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Sports dome deal deflates in Keizer
Lava Dome sends blistering memo to Keizer officials alleging “highly unprofessional” behavior
Despite what seemed to be months of mutual enthusiasm for a startup nonprofit to build an all-weather, year-round youth sports complex in Keizer, Lava Dome has apparently walked away from partnering with city officials on the multi-stage, multi-million dollar project.
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In a message sent to Keizer elected officials in early August 2023, the Lava Dome team didn’t quietly walk away from the deal that had been brewing since late 2022. From the message (emphasis added):
“We have been compelled to reassess our plans due to the conduct exhibited by the Keizer City Council, which we and many of our supporters consider highly unprofessional.”
And that was just the first sentence. They continued (emphasis added):
“Moreover, the limitations outlined in the Letter of Intent have raised significant concerns, as they impede our ability to effectively manage and operate our own nonprofit. Over the past several months, despite an overwhelming wave of community support, we have learned that our mission of creating access, affordability, diversity, equity, and inclusion in youth softball and baseball do not align with the City of Keizer's current set of principles.”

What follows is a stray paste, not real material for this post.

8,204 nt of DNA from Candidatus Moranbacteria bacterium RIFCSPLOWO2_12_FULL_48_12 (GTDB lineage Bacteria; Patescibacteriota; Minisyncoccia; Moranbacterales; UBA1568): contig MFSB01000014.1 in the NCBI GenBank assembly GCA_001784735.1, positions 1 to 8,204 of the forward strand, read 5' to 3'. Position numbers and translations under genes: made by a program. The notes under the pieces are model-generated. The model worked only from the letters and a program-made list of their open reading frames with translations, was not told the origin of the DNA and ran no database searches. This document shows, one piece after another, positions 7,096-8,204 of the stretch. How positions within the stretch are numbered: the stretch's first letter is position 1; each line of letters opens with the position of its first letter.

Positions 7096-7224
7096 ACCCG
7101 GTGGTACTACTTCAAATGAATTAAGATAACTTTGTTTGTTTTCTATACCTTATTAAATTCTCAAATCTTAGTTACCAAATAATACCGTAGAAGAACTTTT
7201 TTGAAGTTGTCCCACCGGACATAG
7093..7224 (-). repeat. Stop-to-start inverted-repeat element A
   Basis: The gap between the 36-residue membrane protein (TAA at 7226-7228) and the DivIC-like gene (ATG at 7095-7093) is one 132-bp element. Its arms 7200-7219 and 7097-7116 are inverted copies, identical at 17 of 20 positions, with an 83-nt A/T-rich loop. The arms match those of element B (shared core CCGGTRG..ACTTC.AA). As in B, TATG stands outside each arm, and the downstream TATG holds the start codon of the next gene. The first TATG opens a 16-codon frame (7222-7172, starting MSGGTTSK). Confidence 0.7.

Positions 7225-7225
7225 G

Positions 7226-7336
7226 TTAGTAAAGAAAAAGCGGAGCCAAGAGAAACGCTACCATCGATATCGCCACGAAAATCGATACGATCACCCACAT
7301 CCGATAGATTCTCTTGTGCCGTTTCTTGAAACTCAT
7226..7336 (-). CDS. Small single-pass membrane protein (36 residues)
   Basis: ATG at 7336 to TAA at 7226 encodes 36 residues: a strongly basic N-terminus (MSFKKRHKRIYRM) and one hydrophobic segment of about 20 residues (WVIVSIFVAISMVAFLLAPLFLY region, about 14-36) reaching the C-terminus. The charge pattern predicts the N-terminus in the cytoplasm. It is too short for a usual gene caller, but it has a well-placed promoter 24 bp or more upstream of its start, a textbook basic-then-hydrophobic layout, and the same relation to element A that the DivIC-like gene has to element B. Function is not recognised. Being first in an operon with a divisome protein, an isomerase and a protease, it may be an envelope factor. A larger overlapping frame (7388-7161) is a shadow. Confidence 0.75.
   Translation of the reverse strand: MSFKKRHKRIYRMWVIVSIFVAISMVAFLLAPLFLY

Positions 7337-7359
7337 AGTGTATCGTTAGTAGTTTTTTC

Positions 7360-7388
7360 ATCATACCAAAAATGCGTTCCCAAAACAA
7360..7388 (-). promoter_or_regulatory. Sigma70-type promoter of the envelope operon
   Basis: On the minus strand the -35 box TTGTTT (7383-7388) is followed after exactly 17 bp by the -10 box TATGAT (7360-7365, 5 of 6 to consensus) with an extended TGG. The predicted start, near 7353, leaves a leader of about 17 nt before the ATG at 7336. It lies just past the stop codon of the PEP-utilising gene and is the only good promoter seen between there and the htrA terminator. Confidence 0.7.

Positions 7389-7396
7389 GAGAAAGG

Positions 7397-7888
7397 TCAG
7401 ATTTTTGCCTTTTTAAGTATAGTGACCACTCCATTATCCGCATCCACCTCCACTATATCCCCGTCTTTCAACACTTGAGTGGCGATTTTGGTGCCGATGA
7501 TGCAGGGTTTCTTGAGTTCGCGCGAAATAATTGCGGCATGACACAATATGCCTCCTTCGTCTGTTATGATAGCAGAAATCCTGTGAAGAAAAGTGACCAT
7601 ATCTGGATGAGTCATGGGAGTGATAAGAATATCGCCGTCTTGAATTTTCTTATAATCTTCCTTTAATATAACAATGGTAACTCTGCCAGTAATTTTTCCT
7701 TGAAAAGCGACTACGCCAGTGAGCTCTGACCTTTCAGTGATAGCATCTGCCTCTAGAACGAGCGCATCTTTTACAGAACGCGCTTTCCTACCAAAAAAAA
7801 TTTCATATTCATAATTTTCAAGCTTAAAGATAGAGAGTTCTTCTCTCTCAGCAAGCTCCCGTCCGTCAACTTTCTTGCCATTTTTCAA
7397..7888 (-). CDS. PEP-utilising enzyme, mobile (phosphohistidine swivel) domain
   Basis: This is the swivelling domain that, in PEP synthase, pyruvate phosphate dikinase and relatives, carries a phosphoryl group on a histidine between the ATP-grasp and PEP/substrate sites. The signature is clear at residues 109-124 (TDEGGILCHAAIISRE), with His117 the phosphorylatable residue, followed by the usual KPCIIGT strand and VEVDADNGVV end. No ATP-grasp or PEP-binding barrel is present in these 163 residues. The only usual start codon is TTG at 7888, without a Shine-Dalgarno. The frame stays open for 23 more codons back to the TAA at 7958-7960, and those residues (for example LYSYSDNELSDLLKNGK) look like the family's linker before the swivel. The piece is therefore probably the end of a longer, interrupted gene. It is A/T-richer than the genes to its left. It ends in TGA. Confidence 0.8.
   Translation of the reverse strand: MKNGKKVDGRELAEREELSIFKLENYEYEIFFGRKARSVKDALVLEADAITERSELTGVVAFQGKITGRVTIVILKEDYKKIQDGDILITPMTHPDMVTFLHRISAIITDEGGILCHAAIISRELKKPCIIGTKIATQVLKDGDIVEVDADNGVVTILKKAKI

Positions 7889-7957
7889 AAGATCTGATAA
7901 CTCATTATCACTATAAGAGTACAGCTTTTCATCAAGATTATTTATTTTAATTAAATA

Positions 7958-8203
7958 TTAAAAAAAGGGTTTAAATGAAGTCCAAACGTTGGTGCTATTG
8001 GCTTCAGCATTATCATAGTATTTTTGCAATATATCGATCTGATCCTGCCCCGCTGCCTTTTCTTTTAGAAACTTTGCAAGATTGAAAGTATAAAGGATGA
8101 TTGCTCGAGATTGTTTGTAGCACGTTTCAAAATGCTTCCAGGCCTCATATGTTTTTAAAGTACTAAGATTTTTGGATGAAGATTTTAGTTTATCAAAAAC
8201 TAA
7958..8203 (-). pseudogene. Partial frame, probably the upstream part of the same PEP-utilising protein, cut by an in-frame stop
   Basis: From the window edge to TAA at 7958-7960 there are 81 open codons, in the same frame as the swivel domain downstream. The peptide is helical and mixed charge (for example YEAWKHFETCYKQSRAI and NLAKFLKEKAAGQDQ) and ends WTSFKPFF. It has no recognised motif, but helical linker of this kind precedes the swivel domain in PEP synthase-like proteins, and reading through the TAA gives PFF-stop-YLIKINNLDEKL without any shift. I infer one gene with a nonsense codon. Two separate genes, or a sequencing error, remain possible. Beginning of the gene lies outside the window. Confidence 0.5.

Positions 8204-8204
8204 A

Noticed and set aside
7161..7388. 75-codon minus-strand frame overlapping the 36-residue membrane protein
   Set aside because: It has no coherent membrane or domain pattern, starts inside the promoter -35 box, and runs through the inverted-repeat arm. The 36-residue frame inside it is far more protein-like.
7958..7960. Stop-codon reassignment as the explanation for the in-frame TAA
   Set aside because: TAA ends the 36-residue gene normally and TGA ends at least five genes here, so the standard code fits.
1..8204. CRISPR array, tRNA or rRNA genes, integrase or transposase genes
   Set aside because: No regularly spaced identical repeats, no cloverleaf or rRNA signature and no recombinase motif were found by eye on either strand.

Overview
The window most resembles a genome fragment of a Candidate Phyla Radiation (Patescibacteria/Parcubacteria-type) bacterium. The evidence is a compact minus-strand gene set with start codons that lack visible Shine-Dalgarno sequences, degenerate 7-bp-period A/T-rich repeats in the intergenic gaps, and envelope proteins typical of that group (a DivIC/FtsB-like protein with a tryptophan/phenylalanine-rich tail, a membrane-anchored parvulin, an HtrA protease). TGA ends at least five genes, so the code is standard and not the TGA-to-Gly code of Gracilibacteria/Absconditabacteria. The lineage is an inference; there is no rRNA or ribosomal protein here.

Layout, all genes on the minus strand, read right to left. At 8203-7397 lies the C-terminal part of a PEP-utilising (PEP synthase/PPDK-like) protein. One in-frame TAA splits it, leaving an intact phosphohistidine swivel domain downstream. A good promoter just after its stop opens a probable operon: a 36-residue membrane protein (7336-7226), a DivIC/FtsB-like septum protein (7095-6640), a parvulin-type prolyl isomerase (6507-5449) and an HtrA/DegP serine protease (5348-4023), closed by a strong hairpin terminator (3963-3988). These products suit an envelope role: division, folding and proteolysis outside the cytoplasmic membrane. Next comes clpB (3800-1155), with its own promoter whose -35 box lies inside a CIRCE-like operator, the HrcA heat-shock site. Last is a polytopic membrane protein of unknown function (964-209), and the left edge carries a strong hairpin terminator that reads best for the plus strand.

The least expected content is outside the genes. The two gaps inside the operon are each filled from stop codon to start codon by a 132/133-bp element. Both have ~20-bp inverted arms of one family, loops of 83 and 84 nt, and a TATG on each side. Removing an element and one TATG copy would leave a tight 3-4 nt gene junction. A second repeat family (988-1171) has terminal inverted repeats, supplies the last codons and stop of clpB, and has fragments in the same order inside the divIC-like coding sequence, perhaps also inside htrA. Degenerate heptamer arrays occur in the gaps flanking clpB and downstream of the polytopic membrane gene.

Why is Lava Dome so heated? (sorry, I can’t help it)
There’s about 8 or 9 months of history between the City of Keizer and Lava Dome. Most of it seems to have been extremely positive - jovial, even.
On April 3, 2023, after months of working privately with Keizer City Manager Adam Brown after a chance meeting for a different project, the founders of Lava Dome were introduced to the public during a City Council meeting.
Lava Dome founders Jamie Hogland and Paige Zizzi, alongside Mickey Walker from “For the Love of the Game,” earned a warm welcome from Keizer City Council that day. For the Love of the Game is the company Keizer officials hired to operate the city’s youth baseball fields.
They laid out an ambitious plan - light on detail, but heavy on hope. The pair told council members they had already been shopping their idea around to the local business community with very positive feedback.